Best Graph Database Visualization Tools

Lei Huang
Chief Architect & Co-Founder
April 21, 2024
Best Graph Database Visualization Tools

Are you seeking a graph database visualization tool to clarify intricate data connections? Look no further. This concise guide pinpoints the top tools that blend intuitive interfaces with advanced features for comprehensive data analysis.

Graph visualization is a helpful way to show and understand how data is connected. With interconnected data generated by our complex data pipeline every day, it's becoming increasingly important to know how the data are connected today. For example, graph visualization is beneficial when data scientists and others deal with social network analysis, biological systems, computer networks, or financial transaction data.

What is Graph Database Visualization 

From the basics, graph database visualization takes complex data and turns it into simple, easy-to-understand canvas pictures. We will discuss how different graph data models can impact the visualization. By mapping our data entities as nodes and relationships as edges, we can quickly see patterns, identify important nodes, and understand how information flows through the network.

Graph visualization can be applied intuitively in many use cases:

  • Finding the most influential people in a social network
  • Spotting groups or clusters in complex systems
  • Understanding how information or resources move through a network
  • Discovering unusual patterns or outliers in big datasets
  • Explaining complex relationships with visualized graphs

However, creating compelling graph visualizations can be challenging. There are a few key challenges we need to keep in mind:

  1. Data Model: Figuring out how to represent our data as a graph and define the relationships between entities.
  2. Visualization:some text
    1. Scalability: Making sure our visualizations can handle big and complex graphs
    2. Readability: Keeping things clear and easy to understand
    3. Aesthetics: Creating visualizations that look good and are visually appealing
  3. Interactivity: Allowing users to easily explore, navigate, and play around with graph visualization.
  4. Usability: Making it quick and simple to update and try out different visualization options.

In this blog post, we'll discuss the basic requirements of graph visualization and the most important aspects we will look for. We will also list a few graph visualization tools that can help make the process fast and easy.

How Does Graph Database Visualization Work

In this section, we will walk through the most critical aspects of graph visualization step-by-step, from the data source to the output format.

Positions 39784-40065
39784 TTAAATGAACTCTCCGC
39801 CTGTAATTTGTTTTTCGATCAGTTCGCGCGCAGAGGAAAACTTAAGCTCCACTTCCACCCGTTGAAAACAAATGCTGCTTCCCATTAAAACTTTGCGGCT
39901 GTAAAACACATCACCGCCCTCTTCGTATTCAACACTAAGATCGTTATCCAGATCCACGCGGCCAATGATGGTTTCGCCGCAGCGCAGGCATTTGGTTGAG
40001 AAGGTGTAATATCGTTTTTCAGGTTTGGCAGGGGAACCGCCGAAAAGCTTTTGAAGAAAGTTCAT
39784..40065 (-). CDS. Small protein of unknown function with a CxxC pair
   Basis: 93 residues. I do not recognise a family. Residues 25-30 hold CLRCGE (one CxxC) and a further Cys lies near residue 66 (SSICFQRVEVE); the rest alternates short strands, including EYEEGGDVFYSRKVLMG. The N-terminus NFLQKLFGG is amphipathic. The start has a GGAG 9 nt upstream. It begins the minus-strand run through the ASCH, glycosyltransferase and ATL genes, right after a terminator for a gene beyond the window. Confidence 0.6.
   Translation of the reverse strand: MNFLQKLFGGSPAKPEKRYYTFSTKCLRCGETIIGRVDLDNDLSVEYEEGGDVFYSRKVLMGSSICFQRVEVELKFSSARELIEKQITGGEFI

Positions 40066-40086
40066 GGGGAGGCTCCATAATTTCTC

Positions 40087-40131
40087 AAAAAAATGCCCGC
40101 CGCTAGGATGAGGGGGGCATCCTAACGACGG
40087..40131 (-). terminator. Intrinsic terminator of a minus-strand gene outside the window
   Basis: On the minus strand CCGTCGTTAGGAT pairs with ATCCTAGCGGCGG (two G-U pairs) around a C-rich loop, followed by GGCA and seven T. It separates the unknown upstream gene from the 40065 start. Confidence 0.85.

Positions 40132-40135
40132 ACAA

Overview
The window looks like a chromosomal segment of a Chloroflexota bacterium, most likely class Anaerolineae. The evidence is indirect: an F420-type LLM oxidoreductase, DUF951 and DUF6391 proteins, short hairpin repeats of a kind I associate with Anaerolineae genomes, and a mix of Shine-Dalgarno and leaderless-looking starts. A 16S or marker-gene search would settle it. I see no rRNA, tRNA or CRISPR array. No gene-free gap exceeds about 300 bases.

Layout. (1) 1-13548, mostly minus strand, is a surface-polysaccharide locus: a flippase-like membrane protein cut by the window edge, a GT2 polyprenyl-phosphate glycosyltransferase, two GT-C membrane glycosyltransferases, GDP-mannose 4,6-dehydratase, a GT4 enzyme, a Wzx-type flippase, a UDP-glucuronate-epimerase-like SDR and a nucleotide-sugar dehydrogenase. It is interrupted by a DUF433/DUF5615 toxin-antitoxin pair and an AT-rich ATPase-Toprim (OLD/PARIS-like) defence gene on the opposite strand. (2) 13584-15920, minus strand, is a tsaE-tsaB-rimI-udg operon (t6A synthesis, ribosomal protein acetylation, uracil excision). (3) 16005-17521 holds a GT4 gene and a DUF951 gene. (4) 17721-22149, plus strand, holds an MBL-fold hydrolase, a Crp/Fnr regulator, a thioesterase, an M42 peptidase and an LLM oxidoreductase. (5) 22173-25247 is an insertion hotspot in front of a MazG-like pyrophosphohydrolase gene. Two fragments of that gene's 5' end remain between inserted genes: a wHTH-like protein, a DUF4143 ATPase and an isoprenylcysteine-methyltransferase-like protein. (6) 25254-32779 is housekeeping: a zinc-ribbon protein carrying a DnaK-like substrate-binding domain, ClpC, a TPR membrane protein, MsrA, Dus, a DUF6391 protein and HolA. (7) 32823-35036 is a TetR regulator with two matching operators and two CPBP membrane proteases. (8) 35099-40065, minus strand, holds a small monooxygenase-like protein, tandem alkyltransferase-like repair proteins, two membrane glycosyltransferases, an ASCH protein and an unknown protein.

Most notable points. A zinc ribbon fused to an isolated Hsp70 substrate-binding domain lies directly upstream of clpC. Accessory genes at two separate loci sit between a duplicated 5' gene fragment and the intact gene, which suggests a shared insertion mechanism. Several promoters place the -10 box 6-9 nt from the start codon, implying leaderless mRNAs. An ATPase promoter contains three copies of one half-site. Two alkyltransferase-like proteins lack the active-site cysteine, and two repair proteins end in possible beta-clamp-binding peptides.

Data Source and Graph Model

First, we need to figure out where our data is coming from. The data we want to visualize could be coming from different sources and with totally different formats and access characteristics:

  • Plain files: CSV, Parquet, RDF, or spreadsheet.
  • Traditional databases: PostgreSQL or MySQL
  • Cloud data warehouses: Amazon Redshift 
  • Data lakes: Apache Iceberg, Apache Hudi
  • Graph databases and engines: PuppyGraph, Neo4j, or Amazon Neptune

Mapping your data sources and underlying data into a graph is the most critical step in graph visualization. How we represent the data as a graph can significantly impact the clarity and effectiveness of the graph visualization. We will have different challenges with different data sources. Let's talk about the details one by one.

A data visualization example using PuppyGraph 

Plain Text Files and Traditional Databases

When working with plain text files or traditional databases, the main challenge is to identify the entities and relationships from the data. More precisely, we must determine which columns or fields represent the nodes and which represent the edges to map the data into a graph.

To effectively create the mapping, we will need to understand the logical connections between the data. For example, in commercial relational databases, we may have tables for "Customers" "Orders" and "Products". In this case, you could map the customers and products as nodes and the orders as edges connecting them. However, we can also map "Orders" as nodes and map the "Orders.buyer" as the relationship between the "Orders" and "Customers". There are no best-for-all solutions to the data model; we will need to think about the overall goals of our graph visualization and decide how to represent the data better.